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Jazz CDs that travel new and different paths

Stewart Oksenhorn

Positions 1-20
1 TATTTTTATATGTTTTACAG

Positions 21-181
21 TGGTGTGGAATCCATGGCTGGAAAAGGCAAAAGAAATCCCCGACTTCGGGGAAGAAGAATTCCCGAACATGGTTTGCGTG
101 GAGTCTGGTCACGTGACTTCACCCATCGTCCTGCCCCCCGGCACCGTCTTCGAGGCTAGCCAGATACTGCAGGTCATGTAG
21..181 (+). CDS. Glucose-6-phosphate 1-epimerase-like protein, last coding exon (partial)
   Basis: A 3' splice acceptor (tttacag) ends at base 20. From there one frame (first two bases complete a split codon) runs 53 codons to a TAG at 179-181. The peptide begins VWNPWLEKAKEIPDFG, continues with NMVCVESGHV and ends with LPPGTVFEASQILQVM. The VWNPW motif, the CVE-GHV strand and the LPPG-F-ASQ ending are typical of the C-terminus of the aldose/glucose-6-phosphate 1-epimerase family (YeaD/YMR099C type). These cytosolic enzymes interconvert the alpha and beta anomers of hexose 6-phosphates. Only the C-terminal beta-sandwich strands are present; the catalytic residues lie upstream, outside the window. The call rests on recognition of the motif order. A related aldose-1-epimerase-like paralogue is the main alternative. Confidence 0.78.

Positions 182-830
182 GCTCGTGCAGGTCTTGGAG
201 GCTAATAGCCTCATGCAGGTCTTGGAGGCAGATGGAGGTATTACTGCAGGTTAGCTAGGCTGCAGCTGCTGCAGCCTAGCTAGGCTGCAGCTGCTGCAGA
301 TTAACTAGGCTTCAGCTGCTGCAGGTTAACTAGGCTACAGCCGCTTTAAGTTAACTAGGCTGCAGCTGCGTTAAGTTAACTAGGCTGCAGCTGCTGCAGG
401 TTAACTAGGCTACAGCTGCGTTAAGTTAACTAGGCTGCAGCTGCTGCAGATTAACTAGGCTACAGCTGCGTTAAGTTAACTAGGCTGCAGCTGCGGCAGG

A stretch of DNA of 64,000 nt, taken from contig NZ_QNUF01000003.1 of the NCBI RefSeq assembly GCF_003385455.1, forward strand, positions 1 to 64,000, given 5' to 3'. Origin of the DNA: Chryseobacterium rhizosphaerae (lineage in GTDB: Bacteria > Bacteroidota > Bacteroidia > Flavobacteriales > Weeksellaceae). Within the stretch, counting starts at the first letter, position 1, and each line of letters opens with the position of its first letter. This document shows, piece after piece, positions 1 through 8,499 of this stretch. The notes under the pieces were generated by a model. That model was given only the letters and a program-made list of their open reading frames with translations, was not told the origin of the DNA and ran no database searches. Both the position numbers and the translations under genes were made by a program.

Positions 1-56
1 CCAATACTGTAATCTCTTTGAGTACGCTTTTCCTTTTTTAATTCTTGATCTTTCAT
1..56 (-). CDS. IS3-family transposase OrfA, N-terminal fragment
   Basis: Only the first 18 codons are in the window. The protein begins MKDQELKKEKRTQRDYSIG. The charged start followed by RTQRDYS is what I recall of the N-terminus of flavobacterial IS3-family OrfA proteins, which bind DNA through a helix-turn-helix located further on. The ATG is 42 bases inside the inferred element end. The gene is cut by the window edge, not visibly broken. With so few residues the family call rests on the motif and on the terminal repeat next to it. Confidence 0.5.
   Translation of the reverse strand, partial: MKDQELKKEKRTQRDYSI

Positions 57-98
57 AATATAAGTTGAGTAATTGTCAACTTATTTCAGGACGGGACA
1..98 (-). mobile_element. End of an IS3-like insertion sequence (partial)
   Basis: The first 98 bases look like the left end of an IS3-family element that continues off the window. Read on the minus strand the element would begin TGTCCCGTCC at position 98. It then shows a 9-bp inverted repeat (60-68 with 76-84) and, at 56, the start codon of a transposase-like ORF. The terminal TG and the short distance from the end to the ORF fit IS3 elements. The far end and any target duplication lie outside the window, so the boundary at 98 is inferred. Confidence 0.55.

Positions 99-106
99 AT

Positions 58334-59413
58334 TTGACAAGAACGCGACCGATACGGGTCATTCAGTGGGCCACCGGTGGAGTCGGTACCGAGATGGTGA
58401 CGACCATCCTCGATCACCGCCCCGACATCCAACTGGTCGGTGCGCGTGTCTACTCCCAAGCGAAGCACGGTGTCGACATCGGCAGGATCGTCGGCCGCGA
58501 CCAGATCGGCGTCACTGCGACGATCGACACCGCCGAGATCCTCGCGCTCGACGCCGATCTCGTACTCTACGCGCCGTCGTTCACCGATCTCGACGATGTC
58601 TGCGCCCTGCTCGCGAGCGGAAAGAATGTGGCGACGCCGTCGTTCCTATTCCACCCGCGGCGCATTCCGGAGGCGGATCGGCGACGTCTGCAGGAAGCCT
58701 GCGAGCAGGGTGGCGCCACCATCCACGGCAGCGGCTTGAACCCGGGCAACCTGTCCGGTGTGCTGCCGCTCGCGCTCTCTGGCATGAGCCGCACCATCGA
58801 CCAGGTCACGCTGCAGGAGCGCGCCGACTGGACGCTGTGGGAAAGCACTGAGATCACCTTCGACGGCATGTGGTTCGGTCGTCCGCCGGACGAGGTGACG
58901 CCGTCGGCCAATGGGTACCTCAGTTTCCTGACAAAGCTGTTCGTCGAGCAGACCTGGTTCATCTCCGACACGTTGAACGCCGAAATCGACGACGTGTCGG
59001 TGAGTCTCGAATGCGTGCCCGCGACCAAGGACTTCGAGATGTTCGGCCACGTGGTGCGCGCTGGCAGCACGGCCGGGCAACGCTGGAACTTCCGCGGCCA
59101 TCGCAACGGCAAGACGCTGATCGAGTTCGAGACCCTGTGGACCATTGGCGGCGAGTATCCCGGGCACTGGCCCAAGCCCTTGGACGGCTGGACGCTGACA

Writing recently about Medeski, Martin & Wood, I commented that the keyboard trio had taken improvisation to the heights. Not only were their performances marked by spontaneity, but each recording seemed to be a thing unto itself – approached differently, recorded differently, using different sounds, instruments and techniques.This is an uncommon thing in the jam-band world, where Medeski, Martin & Wood tends to reside. But in the jazz realm, which has informed MMW as much as the jam world, it is standard practice to start from scratch with each recording – assembling a different combo, bringing in different guests, and even reaching for an entirely different sound and feel.Following are reviews of recent jazz CDs by artists looking to explore new paths.John Scofield Trio, “Live, En Route”produced by Scofield (Verve)John Scofield appears to be just a groovy guy. The guitarist has earned himself a reasonably large audience over the last decade by aligning himself with the jam-band scene, and making a series of groove-heavy records. “A Go Go,” his CD with keyboard trio Medeski, Martin & Wood, stands as a classic of groove-jazz.On “En Route,” Scofield plays it straight – or at least tries to. On this live recording, from New York’s Blue Note in December, Scofield pares it down to a trio, with a rhythm section of bassist Steve Swallow and drummer Bill Stewart. But Swallow is on electric bass, Stewart has a definite funk in his beat, and Sco’ just can’t help but groove.All of which means that the Scofield Trio gets it almost just right on “En Route.” Scofield’s tone is sharp and his phrasings are angular; they seem to jump unexpectedly out of the corners. Stewart’s loose-limbed style is a perfect complement in making straight-ahead jazz with a natural sense of groove. If there is one big complaint here, it is that Swallow can hardly be heard beneath Sco’s bold tone.Greg Osby, “Public” produced by Osby (Blue Note)On his wonderful last album, “St. Louis Shoes,” saxophonist Greg Osby got nostalgic, paying tribute to his birthplace with bright-toned covers of mostly older jazz tunes. He also took a part-time job as a frequent guest with the Dead, the latest incarnation of the Grateful Dead.”Public” reveals Osby’s looser and more modernist sides. Using much the same band as on “St. Louis Shoes,” Osby takes a sharp turn in sound and approach. “Public,” recorded live at New York’s Jazz Standard in January, features three original tunes. Most of the tracks, including a version of “Summertime” and the Dizzy Gillespie/Charlie Parker bop tune “Shaw Nuff,” extend more than 10 minutes, where most everything on “St. Louis Shoes” wraps up in six tight minutes. Osby and his band – featuring trumpeter Nicholas Payton on four tracks – allows for some spacious explorations, like the sax-and-piano dialogue that opens Osby’s 13-plus-minute “Visitation.” The album concludes with Joan Osborne – an associate of Osby’s in the Dead – singing a smoky version of Billie Holiday’s “Lover Man.”Joe Lovano, “I’m All For You” produced by Lovano (Blue Note)Saxophonist Joe Lovano is not one to be caught standing still. One album he’s honoring his Italian roots, the next he’s assembling his nine-piece band for a be-bop session, and then he’s on to his “Trio Fascination” series, an ongoing recording project that has him mingling trios and instrumentation on one album.On “I’m All For You,” Lovano becomes a balladeer, and it’s a role that suits him as well as any of the others. Backed by an aged and wise trio of pianist Hank Jones, drummer Paul Motian and bassist George Mraz, Lovano breathes airy life into slow tunes he has played over the years: “Stella By Starlight,” “Monk’s Mood” and “Don’t Blame Me.” Lovano is without equal in his saxophone tone, and the deliberate pace allows him to shape each note. There is nothing forced or overly sentimental here, which is why the ballad, in the hands of Lovano and friends, can seem like the hippest thing happening.Charlie Hunter Trio, “Friends Seen and Unseen” produced by Lee Townsend (Ropeadope)Like Lovano, guitarist Charlie Hunter seems motivated in large part by a desire to tread new ground for himself. Hunter’s recent albums have included the vocal-oriented “Songs from the Analog Playground”; “Duo,” with percussionist Leon Parker; a song-for-song cover of Bob Marley’s “Natty Dread”; and last year’s “Right Now Move,” featuring a quintet of harmonica, saxophone, trombone and drums.With “Friends Seen and Unseen,” Hunter – whose eight-string guitar allows him to play bass, lead and rhythm guitar, as well as approximate an organ sound – returns to old ground. His first trio record in 12 years features woodwind player John Ellis and drummer Derrek Phillips. Appropriate to the smaller combo, Hunter scales back his playing to a more intimate, conversational level. The dynamics on a tune like “Darkly,” with Ellis on flute, are more subtle, but no less interesting than when Hunter is playing on a bigger field. As always, Hunter has a way of grooving using the most minimal strokes of sound; check out “Soweto’s Where It’s At,” which recalls both New Orleans funk and South African township music with just the slightest bits of sound. For those looking for the more extroverted side of Hunter, there is “Shuffle,” with skronging sax and wah-wah guitar.James Carter, “Live at Baker’s Keyboard Lounge”produced by Ahmet Ertegun and Carter (Warner Bros.)In 2000, saxophonist James Carter released two albums (simultaneously, if synapses are firing correctly). One, “Layin’ in the Cut,” was an electro-funk-jazz recording; the other, “Chasin’ the Gypsy,” was a tribute to guitarist Django Reinhardt.”Live at Baker’s Keyboard Lounge” is neither of those. There is no concept here, assuming that getting onstage and blowing your heart out doesn’t make up a concept. At Baker’s, in his hometown of Detroit, Carter assembles a group of fellow Detroit homies. Carter, who moves between soprano, tenor and baritone saxes, is on fire throughout; there’s probably not a more electrifying saxophonist playing today. Listen to him trade ear-bending solos with fellow saxman David Murray on a version of “Freedom Jazz Dance.” Keeping pace with Carter are organist Gerard Gibbs and 88-year-old saxophonist and singer Franz Jackson, who both put their stamp on the gig.”Live at Baker’s” comes as close to the exuberance of a 1949 New York jam session as you’re going to hear these days.Stewart Oksenhorn’s e-mail address is stewart@aspentimes.com